There are some who would refer to optimized disk-based target devices that are optimized for as Purpose-Built Backup Appliances (PBBAs), but that term is actually misleading.
When one refers to a “backup server,” the implication is that the server performs backups—and in fact, those servers do perform backups.
When one refers to a “storage controller,” it is in reference to a device that controls storage.
In both examples, the first word is the activity performed by the second word.
Some in the industry have chosen to refer to the disk-based target devices covered in ESG’s recently published “Market Landscape Report on Disk-Based Backup Targets” as purpose-built (i.e. specifically architected) “backup appliances” — but most of those appliances don’t actually do backups; they enable backups. The consideration factors and representative solutions discussed in the report should more correctly be referred to as deduplication appliances or optimized‑retention appliances, because they are appliances that do deduplication and do deliver optimized retention.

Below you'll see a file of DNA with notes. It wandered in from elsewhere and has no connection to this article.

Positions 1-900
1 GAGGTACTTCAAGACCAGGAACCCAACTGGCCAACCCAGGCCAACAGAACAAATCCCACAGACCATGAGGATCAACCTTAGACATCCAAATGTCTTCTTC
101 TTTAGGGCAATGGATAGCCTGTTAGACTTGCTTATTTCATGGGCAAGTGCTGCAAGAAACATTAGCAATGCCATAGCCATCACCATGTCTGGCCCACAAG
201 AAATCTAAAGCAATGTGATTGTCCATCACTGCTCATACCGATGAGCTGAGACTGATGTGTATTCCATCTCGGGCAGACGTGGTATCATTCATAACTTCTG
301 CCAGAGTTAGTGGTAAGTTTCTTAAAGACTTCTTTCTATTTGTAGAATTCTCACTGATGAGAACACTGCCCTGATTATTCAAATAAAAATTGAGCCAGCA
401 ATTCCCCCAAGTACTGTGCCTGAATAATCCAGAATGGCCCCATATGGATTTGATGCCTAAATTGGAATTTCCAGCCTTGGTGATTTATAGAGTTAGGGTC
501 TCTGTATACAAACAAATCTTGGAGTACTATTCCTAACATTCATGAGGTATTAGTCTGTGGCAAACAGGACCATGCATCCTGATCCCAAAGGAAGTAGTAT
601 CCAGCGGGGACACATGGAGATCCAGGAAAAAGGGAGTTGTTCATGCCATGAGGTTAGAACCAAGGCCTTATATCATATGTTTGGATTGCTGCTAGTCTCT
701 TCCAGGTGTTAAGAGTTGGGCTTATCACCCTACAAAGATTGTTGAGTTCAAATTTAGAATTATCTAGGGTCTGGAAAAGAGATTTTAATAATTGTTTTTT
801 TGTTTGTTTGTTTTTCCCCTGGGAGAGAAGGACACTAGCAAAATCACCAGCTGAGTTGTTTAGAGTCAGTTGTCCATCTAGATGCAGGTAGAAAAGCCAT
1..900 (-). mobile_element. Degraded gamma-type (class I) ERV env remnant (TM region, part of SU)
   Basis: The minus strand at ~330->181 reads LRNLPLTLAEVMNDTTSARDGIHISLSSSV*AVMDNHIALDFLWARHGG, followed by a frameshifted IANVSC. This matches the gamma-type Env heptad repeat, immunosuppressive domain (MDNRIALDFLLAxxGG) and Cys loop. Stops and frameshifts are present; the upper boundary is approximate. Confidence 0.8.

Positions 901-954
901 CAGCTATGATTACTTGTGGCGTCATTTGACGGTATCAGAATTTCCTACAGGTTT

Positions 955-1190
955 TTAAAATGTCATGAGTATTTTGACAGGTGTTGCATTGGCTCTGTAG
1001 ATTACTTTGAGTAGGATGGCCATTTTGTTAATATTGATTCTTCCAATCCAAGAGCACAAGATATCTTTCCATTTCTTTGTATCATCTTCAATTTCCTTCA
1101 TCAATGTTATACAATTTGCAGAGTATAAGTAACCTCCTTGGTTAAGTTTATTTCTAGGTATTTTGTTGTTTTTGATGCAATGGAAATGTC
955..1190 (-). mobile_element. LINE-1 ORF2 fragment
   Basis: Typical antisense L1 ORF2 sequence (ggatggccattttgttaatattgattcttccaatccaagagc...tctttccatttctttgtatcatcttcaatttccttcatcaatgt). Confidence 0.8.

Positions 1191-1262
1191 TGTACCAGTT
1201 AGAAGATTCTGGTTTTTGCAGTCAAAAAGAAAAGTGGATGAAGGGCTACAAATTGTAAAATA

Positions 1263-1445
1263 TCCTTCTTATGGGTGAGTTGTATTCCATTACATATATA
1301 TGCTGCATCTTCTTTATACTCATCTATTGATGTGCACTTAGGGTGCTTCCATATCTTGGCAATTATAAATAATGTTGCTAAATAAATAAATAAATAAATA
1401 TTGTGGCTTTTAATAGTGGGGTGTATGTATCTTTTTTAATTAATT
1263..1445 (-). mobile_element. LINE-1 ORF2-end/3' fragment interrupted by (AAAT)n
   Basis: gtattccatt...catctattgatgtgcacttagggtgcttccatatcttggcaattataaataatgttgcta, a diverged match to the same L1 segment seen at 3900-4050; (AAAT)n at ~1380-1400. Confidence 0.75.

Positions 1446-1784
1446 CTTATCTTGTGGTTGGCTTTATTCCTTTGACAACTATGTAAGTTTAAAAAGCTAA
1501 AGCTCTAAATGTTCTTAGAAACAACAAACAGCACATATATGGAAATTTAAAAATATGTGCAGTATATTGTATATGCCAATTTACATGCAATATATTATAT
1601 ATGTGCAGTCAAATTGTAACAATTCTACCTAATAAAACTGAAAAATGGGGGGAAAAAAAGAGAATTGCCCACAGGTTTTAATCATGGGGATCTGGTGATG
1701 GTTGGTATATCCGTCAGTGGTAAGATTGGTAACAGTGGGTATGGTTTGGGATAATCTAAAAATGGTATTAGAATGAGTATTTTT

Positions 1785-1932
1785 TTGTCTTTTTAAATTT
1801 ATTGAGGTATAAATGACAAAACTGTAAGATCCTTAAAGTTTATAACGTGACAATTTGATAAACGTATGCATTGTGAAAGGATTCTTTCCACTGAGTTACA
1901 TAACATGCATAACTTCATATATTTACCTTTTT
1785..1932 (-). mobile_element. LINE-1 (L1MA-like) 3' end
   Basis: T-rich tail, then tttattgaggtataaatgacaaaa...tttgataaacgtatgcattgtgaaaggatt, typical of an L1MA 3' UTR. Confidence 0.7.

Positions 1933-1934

To actually be a “purpose built” backup appliance (i.e. do backups), a solution would need to be self‑contained, including not only optimized-storage, but also backup server software for scheduling and management backups, such as an EMC Avamar, Axcient, Evault or Symantec 3600/5230.
In a future Market Landscape Report, it is likely that ESG will separately look at the market trends and the range of real purpose-built backup appliances – but in the meantime, enjoy the MLR on Disk-Based Target Systems, covering Dell, EMC, Exagrid, HP, NetApp, Quantum, and Sepaton.